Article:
Hospitals, recalls

Medical Device Recall Activity at Highest Levels in Two Years, Is COVID-19 Responsible?

By Maria Fontanazza
Hospitals, recalls

Medical device recalls were up more than 31% during Q2 2020, activity that suggests recalls will reach 1200 by the end of the year, according to Stericycle’s latest recall report.

In addition to issues surrounding the COVID-19 pandemic, medical device recalls also continued to make headlines in 2020. The number of recalls is rising, and according to Stericycle’s latest “Recall Index 2020 Edition 2”, medical device recall activity exceeded “300 recalls for the first time since Q2 2018”. In addition, the highest percentage of recalls in Q2, 14.1% (48 recalls), were attributed to safety issues. “It was surprising that for the first time in two years, software was not the top category of recalls. One could speculate that COVID-19 was a factor, but it’s probably too early to tell. We will keep a close eye on recall trends throughout the second half of the year,” says Chris Harvey, vice president of crisis solutions at Stericycle Expert Solutions. In a Q&A with MedTech Intelligence, Harvey sheds some light on medical device recall activity in 2020 and the potential role that the COVID-19 pandemic may have played.

MedTech Intelligence: The 2020 Stericycle Recall Index notes that medical device recall activity is the highest it has been in two years and cyberattacks are on the rise. Has the COVID-19 pandemic contributed to: (a) the increase in device recalls, and (b) more cyberattacks against healthcare organizations?

Chris Harvey: At this point, we don’t yet see a direct, measurable impact from COVID-19 on medical device recall activity. But we do know from field reports that the number of identified cyberattacks against healthcare organizations have increased at the same time that hospitals and healthcare systems are strained in managing their COVID-19 response. It could be a coincidence, or it might be that attackers are trying to capitalize on the perceived vulnerability of hospitals. We would need to see more data to reach a firm conclusion.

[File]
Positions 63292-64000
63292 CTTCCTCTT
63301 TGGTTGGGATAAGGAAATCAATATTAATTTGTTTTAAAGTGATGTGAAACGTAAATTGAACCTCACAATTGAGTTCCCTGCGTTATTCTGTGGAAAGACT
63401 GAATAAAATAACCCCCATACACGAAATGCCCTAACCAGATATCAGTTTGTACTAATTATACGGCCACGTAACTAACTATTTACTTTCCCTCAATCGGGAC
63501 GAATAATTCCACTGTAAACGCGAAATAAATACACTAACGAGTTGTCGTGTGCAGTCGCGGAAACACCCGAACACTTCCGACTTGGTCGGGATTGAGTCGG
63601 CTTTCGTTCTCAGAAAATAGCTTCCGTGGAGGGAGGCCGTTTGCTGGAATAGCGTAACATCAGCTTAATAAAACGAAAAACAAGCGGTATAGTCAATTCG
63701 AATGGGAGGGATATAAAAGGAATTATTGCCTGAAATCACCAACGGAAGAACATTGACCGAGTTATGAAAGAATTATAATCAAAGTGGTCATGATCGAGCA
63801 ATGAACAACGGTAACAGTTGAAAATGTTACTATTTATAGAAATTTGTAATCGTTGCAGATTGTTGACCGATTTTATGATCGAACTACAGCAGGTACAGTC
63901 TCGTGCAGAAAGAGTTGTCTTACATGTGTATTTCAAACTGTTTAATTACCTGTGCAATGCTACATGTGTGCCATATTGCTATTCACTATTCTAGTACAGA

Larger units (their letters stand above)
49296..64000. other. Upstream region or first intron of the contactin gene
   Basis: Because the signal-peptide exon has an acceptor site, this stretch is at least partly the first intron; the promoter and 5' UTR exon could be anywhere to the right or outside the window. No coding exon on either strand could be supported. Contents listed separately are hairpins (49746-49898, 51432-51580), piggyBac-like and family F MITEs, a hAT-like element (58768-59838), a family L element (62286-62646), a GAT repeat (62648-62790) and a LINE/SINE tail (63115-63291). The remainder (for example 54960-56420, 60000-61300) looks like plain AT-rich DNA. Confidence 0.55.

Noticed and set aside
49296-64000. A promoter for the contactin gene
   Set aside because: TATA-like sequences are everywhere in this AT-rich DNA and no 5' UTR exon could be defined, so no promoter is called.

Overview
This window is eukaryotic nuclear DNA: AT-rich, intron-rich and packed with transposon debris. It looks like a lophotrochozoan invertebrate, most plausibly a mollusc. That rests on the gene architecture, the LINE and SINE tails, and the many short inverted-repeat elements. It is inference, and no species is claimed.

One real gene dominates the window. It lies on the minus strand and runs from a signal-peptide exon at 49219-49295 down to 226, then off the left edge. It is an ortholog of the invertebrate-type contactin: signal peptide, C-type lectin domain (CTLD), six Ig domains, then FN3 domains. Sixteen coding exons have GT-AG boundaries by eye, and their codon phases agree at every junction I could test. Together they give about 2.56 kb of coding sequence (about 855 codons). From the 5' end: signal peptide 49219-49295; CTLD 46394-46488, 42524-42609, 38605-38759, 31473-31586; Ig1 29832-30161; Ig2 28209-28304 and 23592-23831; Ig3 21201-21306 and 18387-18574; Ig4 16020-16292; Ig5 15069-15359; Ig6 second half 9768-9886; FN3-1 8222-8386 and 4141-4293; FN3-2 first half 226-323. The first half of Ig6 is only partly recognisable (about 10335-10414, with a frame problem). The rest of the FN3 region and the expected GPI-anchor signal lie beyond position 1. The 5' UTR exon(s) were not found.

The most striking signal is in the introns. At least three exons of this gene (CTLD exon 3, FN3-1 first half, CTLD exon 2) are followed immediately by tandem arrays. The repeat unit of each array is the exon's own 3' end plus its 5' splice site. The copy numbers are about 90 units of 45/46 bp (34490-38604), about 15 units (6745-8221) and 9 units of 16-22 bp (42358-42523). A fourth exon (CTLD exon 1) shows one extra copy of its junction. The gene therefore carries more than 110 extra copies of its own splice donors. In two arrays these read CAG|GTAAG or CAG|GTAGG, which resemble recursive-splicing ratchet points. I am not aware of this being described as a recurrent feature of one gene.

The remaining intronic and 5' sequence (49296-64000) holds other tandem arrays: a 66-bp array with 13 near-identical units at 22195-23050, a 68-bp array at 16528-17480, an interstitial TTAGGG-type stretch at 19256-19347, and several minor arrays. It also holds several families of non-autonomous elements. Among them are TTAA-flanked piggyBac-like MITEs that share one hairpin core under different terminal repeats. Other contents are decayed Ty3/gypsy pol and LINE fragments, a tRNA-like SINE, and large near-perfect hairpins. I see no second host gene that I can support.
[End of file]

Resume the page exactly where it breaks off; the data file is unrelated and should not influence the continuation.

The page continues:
It’s hard to say how much the increased attacks will threaten device safety or patient health. That said, the recent TGA report suggests there is a real possibility of a linkage between device vulnerabilities and patient health.

The second quarter was an unusual one for medical device recalls. April only had 53 recalls, which is very low for the device industry. All signs pointed to a quarter impacted by COVID-19. But the dip didn’t last for long. May spiked up to 122 recalls and June followed with 110. Based on the data we can only imagine the device industry is just returning to the higher numbers we saw a couple of years ago and the annual average around 1200 recalls. We will be paying close attention the rest of the quarter and year. While there have been new or modified products that have entered the market to meet demand created by COVID-19, not to mention new manufacturers joining the game, it’s too early to say whether it’s those products that are the direct cause of the increase in recalls.

MTI: What are the top safety issues related to the 2020 medical device recalls?

Harvey: Distributed without a 510(k), false positives, potential for falls, and shipped outside of refrigerated temperature requirements are a few examples.

MTI: If there is a second wave of the virus nationwide, will this have a significant impact on device recalls?

Harvey: We think recall activity will behave similar to the way it did earlier this year. This would include a slight decrease in the number of recalls followed by a rebound. Of course, many variables in a second wave could change the path. For example, if the healthcare system comes under severe strain and the demand for devices increases dramatically, the risk of manufacturing problems increases.

MTI: What impact are these recalls having on the supply chain?

Harvey: As expected, hospitals and healthcare professions are focused on COVID-19 response, and recalls can be a distraction. It wouldn’t be unreasonable to think response levels are lower right now on product recalls. Recalling firms should remain very diligent with notifying customers and should look at a multi-modal approach that includes multiple notifications to ensure hospital and healthcare facilities are aware of a recall and take appropriate action. Now is the time for firms to stay diligent and go above and beyond to ensure safety because there is bound to be heightened litigation activity once the pandemic subsides.

Related Articles

About The Author

Maria Fontanazza, MedTech Intelligence